The need for decisive action in what has been deemed as a pressing electoral issue—namely, affordability—is what prompted B.C. authorities to pass the new levy, University of British Columbia political scientist Max Cameron told The Canadian Press
“Their gamble is that it's better to look like you're doing something than to appear indifferent or tone deaf to the issue,” Cameron explained. “This is a government that is very single-minded about its electoral calculations. That's what drives its policy making.”
“The big fear on the part of the Liberals, to be blunt, is [NDP housing critic] David Eby filling town halls with angry residents saying, ‘I can’t afford to live in this place anymore and I’m moving out,’ and the NDP capitalizing on that and carrying it forward as a central part of their campaign,” he added.
University of the Fraser Valley academic Hamish Telford noted that direct market intervention is the last thing that Liberals would consider, by the very nature of their ideology—which might possibly lead to a catch-22 for the party.
“The risk here is that they cool off the housing market too much and they get trapped in a situation where, on the one hand, Liberal voters are losing equity, but (on the other hand) housing doesn't become affordable enough for those who already can't get into the market,” Telford stated. “One hopes that the 15-per-cent tax was calculated carefully enough that it would cool but not crash the market.”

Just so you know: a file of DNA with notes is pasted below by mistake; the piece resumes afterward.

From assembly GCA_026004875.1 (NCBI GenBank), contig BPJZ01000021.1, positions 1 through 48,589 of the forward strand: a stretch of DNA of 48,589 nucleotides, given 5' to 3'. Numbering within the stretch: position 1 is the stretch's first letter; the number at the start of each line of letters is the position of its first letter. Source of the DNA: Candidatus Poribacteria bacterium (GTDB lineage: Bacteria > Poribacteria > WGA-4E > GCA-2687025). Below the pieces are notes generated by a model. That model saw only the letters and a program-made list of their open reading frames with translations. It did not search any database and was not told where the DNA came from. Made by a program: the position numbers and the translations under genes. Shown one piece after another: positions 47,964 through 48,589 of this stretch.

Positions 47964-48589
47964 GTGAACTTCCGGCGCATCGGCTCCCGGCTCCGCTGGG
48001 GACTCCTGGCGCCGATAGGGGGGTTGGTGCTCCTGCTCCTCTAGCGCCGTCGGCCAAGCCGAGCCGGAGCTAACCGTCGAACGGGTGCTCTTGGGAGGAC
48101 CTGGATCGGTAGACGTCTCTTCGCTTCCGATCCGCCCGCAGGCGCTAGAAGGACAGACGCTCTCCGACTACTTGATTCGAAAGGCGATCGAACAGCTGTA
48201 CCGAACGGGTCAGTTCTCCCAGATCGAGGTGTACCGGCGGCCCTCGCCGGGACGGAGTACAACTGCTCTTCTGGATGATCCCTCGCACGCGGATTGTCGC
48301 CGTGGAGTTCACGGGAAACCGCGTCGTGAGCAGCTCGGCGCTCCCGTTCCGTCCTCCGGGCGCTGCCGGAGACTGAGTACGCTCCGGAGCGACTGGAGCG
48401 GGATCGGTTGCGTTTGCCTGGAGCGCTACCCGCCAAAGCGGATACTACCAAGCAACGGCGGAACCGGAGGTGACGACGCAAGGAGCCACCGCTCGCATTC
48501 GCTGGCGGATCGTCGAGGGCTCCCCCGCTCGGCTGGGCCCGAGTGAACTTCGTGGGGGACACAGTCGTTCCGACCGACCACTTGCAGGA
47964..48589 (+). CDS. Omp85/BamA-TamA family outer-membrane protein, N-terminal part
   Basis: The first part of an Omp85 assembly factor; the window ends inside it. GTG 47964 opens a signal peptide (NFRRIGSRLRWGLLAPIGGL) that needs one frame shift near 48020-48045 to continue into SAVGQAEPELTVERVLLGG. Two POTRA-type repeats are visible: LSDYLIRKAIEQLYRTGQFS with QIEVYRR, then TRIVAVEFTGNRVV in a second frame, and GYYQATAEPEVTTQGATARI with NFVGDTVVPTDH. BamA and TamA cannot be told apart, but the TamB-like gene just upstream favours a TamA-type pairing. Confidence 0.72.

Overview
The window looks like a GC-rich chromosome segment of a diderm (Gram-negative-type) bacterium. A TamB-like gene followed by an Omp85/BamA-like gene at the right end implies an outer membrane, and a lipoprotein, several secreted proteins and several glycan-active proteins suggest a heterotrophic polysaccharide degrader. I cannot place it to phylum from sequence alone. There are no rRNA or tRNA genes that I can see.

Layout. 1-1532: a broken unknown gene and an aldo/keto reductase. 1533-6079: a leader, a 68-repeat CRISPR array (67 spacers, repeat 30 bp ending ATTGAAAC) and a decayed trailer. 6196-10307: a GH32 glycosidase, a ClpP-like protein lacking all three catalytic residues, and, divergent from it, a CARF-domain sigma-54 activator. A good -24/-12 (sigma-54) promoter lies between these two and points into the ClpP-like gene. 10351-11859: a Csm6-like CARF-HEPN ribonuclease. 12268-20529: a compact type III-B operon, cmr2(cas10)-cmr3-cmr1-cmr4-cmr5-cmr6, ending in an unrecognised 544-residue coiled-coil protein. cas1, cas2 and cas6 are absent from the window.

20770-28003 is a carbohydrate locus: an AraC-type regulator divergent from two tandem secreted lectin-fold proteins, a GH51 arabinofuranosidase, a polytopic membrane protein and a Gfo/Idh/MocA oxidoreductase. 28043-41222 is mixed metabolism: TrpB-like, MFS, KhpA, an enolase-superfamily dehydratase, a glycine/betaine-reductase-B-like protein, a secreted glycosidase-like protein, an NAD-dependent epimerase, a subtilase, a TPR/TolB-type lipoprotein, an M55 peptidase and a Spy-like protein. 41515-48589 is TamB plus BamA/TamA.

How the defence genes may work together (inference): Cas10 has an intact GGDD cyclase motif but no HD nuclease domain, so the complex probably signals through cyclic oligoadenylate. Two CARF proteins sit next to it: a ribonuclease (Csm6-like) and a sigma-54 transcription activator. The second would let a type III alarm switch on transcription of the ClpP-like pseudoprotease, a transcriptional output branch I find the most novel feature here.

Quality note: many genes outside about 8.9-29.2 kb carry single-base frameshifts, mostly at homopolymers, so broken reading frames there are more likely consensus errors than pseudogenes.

University of Victoria political scientist Jamie Lawson agreed that the Liberals’ hands were ties lest they be seen as anti-free-enterprise, but added that it’s still too early to determine the final policy and social outcomes of the tax.
“It's actually quite a delicate thing they have to do and there aren't too many directions that a government with their commitments can go to provide really aggressive solutions.”
Latest date from the Real Estate Board of Greater Vancouver revealed that home sales volume in the city sharply declined by 26 per cent last month on a year-over-year basis, possibly due to increased apprehension on the demand side.
Ahead of B.C. elections, voters thinking of affordable housing the most
Tax on foreign home buyers might lead to greater local unemployment
The B.C. government’s decision to implement a 15 per cent tax on foreign home buyers early last month might prove to be foremost on voters’ minds come the provincial elections next year, observers said.